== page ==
• Stick to the list…the list is there for a reason. If you don’t give the list the respect it deserves and put it in a pile of paper on the coffee table you are bound to have to go home for pillows and coffee presses, and you’ll end up spending the entire weekend buying tea at £1.50 a cup and having to barter for tiny sachets of sugar…

And We Will Take…

  • MORE BEER!!…we didn’t bring enough so we ended up buying 6 pint bottles of cider from the beer tent on our last night. That set us back twenty-four quid. TWENTY FOUR QUID!
  • More tarpaulins and blankets to make rain/wind/sun shields for the gazebo…and more rope! We took a small bundle but nowhere near enough to make an adequate ‘den’. Our den kept falling apart.
  • Pegs!…both of the clothes and tent variety. These would also have been very useful in the construction of sun/rain shields.
  • More instruments…like drums and a tambourine and maracas. Guitars and ukuleles are ace, but it would have been nice if everyone (kids included) could have joined in an made some noise!

……………………………………………….

The majority of this post was written not long after Barefoot Festival, some time in the summer of 2013. Now it’s March 2015, I’m three months pregnant and I’m very aware that the next time we go to a festival we will probably have our little one in tow (unless, by some miracle, we manage to make it to a festival this summer…when I’m six months pregnant) so we’ll have a whole new set of things to take into consideration.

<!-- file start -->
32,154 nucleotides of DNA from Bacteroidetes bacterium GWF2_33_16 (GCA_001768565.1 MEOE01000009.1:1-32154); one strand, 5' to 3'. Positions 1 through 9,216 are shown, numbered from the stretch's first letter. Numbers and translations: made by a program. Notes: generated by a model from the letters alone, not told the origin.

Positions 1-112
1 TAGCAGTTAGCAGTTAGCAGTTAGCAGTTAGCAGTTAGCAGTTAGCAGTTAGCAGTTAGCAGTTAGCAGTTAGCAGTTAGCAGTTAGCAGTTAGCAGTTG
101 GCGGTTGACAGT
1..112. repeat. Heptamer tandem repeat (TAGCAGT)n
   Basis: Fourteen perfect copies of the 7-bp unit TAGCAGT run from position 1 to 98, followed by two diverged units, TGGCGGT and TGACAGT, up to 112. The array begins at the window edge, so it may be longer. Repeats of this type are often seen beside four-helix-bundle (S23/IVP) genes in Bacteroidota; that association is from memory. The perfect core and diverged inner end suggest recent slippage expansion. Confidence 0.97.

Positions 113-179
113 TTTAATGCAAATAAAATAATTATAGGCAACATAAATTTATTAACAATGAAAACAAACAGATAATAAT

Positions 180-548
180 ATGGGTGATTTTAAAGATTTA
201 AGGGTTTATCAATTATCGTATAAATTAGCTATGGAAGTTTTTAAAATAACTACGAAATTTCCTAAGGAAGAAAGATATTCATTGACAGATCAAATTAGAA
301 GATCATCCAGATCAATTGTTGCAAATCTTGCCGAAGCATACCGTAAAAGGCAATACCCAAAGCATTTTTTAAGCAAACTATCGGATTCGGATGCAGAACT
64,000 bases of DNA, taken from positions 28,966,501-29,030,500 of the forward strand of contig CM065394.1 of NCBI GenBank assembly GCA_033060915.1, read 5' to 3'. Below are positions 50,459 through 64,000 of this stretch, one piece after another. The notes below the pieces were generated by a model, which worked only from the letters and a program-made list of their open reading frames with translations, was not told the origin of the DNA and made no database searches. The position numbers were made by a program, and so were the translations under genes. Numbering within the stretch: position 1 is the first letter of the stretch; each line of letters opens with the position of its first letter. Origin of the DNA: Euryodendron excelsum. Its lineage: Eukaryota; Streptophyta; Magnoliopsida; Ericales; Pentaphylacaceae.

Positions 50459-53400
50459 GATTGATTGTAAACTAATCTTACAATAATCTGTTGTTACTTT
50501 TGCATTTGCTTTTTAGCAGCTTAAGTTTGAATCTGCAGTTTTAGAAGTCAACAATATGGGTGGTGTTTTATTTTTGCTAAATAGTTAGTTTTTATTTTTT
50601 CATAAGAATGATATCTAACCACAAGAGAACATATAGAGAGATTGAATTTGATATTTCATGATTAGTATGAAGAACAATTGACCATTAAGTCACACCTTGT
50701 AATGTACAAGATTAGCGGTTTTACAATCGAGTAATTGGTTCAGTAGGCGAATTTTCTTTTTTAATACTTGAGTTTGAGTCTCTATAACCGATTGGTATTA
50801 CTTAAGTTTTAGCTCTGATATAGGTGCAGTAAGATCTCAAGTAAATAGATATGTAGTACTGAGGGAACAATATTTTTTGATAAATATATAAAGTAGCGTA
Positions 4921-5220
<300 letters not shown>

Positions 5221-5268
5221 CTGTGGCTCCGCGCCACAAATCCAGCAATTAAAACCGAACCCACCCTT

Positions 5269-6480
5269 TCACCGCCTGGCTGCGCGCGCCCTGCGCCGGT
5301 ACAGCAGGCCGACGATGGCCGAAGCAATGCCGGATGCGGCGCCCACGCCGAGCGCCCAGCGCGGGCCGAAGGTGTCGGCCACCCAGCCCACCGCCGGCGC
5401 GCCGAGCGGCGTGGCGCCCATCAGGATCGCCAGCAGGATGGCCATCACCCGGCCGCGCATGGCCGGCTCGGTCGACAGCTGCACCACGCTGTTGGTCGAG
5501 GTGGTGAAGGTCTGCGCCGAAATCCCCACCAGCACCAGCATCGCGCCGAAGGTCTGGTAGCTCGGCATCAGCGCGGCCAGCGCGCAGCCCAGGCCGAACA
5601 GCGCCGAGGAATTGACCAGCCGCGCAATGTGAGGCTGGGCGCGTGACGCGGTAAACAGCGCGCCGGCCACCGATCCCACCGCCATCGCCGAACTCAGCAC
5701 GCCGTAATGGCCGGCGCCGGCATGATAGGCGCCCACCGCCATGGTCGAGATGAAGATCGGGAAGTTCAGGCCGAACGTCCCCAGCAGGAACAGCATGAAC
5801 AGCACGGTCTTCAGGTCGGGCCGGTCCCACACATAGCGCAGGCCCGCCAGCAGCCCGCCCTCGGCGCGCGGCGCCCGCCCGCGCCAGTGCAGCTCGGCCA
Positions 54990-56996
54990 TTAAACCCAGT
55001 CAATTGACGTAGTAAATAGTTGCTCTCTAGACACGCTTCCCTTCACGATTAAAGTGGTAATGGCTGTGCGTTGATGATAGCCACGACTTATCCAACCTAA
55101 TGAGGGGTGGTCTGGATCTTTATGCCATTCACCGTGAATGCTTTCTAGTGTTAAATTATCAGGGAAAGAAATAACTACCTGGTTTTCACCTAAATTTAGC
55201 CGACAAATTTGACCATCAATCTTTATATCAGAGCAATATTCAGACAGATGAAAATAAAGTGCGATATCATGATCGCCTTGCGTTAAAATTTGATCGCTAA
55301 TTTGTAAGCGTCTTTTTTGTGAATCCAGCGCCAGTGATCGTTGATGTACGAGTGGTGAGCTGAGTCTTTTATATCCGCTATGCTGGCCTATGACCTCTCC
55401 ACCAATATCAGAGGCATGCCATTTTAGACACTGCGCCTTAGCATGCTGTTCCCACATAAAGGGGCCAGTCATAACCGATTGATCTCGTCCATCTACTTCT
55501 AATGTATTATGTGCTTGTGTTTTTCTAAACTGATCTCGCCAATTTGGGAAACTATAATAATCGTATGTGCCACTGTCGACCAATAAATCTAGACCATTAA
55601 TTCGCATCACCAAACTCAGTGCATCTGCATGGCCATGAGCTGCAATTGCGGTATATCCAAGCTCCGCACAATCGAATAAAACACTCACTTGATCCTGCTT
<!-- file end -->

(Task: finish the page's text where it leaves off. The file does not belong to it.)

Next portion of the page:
On one hand I’m very excited at the thought of the adventures and fun the three of us will have together.

On the other hand, I’m already wondering what essential stuff we’ll forget this time…

 

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Our First Seaside Adventure…

Once we had overcome the trauma of a broken gear stick, Luke, Old Red and I were off to Kings Lynn (or there abouts) to seek out the sea. That was all the plan we had. We were back on the road again and we weren’t being towed home! Hurrah!

Aaaand, we're back on the road!

Aaaand, we’re back on the road!

When we arrived in the town centre we were met with a load of depressing buildings and roads and not much else. We gave up on winging it and asked Google maps to find us a site by a beach. We had looked at a map when trying to decide which way to head, but I had (unfortunately) failed to notice how in-land Kings Lynn (the town) is…

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Whoops!